Multiple wheat genomes reveal global variation in modern breeding

Sean Walkowiak, Liangliang Gao, Cecile Monat, Georg Haberer, Mulualem T. Kassa, Jemima Brinton, Ricardo H. Ramirez-Gonzalez, Markus C. Kolodziej, Emily Delorean, Dinushika Thambugala, Valentyna Klymiuk, Brook Byrns, Heidrun Gundlach, Venkat Bandi, Jorge Nunez Siri, Kirby Nilsen, Catharine Aquino, Axel Himmelbach, Dario Copetti, Tomohiro BanLuca Venturini, Michael Bevan, Bernardo Clavijo, Dal-Hoe Koo, Jennifer Ens, Krystalee Wiebe, Amidou N’Diaye, Allen K. Fritz, Carl Gutwin, Anne Fiebig, Christine Fosker, Bin Xiao Fu, Gonzalo Garcia Accinelli, Keith A. Gardner, Nick Fradgley, Juan Gutierrez-Gonzalez, Gwyneth Halstead-Nussloch, Masaomi Hatakeyama, Chu Shin Koh, Jasline Deek, Alejandro C. Costamagna, Pierre Fobert, Darren Heavens, Hiroyuki Kanamori, Kanako Kawaura, Fuminori Kobayashi, Ksenia Krasileva, Tony Kuo, Neil McKenzie, Kazuki Murata, Yusuke Nabeka, Timothy Paape, Sudharsan Padmarasu, Lawrence Percival-Alwyn, Sateesh Kagale, Uwe Scholz, Jun Sese, Philomin Juliana, Ravi Singh, Rie Shimizu-Inatsugi, David Swarbreck, James Cockram, Hikmet Budak, Toshiaki Tameshige, Tsuyoshi Tanaka, Hiroyuki Tsuji, Jonathan Wright, Jianzhong Wu, Burkhard Steuernagel, Ian Small, Sylvie Cloutier, Gabriel Keeble-Gagnère, Gary Muehlbauer, Josquin Tibbets, Shuhei Nasuda, Joanna Melonek, Pierre J. Hucl, Andrew G. Sharpe, Matthew Clark, Erik Legg, Arvind Bharti, Peter Langridge, Anthony Hall, Cristobal Uauy, Martin Mascher, Simon G. Krattinger, Hirokazu Handa, Kentaro K. Shimizu, Assaf Distelfeld, Ken Chalmers, Beat Keller, Klaus F. X. Mayer, Jesse Poland, Nils Stein, Curt A. McCartney, Manuel Spannagl, Thomas Wicker, Curtis J. Pozniak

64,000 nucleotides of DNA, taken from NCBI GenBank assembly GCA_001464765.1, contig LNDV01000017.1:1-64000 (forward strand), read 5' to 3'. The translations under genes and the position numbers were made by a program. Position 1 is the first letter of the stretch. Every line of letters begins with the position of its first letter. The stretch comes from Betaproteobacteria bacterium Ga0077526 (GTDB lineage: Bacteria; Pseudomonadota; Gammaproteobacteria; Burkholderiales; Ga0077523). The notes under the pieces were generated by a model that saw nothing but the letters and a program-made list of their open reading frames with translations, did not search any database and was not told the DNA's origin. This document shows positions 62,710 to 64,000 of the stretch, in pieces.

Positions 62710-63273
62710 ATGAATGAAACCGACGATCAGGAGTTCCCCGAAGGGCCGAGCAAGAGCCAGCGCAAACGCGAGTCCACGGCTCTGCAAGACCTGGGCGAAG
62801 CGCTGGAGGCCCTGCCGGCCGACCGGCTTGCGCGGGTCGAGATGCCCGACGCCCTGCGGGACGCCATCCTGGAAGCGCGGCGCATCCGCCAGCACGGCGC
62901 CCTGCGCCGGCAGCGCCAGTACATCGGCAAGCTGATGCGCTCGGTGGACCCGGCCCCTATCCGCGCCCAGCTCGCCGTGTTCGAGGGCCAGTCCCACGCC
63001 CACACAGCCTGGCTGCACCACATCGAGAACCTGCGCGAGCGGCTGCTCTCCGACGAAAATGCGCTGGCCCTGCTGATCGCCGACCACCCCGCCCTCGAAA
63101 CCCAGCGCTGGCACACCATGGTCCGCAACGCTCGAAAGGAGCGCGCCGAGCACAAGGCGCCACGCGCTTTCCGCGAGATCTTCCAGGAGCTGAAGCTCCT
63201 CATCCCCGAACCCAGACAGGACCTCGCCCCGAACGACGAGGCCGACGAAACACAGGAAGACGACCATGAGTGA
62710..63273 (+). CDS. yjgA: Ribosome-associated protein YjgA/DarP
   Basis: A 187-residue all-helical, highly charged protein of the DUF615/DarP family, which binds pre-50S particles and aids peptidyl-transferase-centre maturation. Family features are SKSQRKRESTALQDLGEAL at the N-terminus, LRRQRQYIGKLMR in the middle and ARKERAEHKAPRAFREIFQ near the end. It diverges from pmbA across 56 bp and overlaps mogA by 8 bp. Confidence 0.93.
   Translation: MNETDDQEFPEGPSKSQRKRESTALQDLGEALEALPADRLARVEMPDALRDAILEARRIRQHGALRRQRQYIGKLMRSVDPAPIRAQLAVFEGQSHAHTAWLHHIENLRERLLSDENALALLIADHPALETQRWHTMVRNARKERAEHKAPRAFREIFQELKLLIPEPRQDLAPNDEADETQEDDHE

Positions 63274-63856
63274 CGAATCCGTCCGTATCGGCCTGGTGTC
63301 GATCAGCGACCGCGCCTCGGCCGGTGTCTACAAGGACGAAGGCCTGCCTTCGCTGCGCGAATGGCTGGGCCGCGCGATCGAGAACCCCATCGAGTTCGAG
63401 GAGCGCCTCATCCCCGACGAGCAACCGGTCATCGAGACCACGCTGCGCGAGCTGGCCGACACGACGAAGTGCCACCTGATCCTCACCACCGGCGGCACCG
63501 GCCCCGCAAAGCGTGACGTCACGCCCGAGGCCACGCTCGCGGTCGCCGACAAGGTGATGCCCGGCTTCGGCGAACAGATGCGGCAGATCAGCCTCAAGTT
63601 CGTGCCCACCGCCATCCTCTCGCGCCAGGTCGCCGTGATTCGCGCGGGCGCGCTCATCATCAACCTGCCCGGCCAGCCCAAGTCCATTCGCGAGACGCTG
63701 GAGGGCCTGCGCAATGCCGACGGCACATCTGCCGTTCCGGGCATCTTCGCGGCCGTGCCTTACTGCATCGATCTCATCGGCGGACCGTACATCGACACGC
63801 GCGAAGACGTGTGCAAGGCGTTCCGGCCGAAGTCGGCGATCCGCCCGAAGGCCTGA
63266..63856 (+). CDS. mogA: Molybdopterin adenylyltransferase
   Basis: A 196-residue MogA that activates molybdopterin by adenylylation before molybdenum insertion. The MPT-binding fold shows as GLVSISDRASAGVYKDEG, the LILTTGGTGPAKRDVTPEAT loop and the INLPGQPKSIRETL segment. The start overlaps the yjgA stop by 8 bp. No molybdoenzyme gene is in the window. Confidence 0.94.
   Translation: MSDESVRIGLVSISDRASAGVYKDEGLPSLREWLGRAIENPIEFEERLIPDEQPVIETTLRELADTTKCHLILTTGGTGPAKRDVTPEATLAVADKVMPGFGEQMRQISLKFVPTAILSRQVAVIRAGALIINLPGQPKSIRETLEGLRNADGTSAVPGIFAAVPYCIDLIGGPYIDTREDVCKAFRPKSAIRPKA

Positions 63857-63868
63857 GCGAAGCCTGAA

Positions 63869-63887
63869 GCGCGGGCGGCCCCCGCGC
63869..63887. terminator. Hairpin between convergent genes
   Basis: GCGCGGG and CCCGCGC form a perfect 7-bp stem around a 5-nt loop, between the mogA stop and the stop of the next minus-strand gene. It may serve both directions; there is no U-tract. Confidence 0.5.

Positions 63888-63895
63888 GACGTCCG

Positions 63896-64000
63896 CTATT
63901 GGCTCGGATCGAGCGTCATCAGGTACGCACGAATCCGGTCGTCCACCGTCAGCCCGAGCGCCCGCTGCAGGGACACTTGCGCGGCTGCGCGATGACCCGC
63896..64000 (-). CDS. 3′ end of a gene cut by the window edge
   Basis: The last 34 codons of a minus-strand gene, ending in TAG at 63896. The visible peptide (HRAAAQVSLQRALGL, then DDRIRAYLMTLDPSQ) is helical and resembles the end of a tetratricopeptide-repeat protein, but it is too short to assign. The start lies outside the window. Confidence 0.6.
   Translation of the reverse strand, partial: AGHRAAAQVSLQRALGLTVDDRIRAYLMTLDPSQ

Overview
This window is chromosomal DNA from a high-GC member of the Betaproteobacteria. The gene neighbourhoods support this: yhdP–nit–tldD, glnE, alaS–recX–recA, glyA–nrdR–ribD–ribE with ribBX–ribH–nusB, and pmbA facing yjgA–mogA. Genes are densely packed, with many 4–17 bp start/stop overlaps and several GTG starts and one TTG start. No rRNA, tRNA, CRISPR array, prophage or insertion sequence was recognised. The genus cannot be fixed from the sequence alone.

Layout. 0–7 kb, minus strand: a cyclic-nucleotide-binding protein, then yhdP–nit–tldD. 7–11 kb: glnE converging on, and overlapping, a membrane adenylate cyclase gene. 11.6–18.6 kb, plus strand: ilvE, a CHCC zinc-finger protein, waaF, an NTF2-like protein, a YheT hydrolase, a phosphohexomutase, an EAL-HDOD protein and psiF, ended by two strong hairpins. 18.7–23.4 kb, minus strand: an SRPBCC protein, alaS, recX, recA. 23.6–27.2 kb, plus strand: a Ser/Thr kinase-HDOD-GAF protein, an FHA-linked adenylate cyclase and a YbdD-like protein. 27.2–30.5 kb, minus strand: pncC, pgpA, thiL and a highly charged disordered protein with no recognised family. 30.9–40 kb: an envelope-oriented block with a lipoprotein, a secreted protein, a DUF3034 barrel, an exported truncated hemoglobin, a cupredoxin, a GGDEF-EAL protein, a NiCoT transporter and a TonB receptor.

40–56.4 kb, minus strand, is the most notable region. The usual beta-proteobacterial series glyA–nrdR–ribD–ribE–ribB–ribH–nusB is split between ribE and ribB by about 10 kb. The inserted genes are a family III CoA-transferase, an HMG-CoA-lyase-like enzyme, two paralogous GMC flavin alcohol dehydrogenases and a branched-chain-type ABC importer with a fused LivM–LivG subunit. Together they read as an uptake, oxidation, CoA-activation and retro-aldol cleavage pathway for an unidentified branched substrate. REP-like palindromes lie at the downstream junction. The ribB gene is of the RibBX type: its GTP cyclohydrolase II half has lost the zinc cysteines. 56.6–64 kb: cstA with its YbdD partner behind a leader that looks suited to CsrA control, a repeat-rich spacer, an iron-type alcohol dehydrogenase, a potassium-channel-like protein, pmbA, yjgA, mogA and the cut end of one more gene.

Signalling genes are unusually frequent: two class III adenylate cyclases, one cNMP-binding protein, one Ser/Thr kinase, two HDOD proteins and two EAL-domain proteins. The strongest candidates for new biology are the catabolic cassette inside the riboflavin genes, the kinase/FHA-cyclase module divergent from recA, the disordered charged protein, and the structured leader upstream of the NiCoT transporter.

Research output: Contribution to journalArticlepeer-review

66 Scopus citations

Abstract

AbstractAdvances in genomics have expedited the improvement of several agriculturally important crops but similar efforts in wheat (Triticum spp.) have been more challenging. This is largely owing to the size and complexity of the wheat genome$^{1}$, and the lack of genome-assembly data for multiple wheat lines$^{2,3}$. Here we generated ten chromosome pseudomolecule and five scaffold assemblies of hexaploid wheat to explore the genomic diversity among wheat lines from global breeding programs. Comparative analysis revealed extensive structural rearrangements, introgressions from wild relatives and differences in gene content resulting from complex breeding histories aimed at improving adaptation to diverse environments, grain yield and quality, and resistance to stresses$^{4,5}$. We provide examples outlining the utility of these genomes, including a detailed multi-genome-derived nucleotide-binding leucine-rich repeat protein repertoire involved in disease resistance and the characterization of Sm1$^{6}$, a gene associated with insect resistance. These genome assemblies will provide a basis for functional gene discovery and breeding to deliver the next generation of modern wheat cultivars.
Original languageEnglish (US)
JournalNature
DOIs
StatePublished - Nov 25 2020

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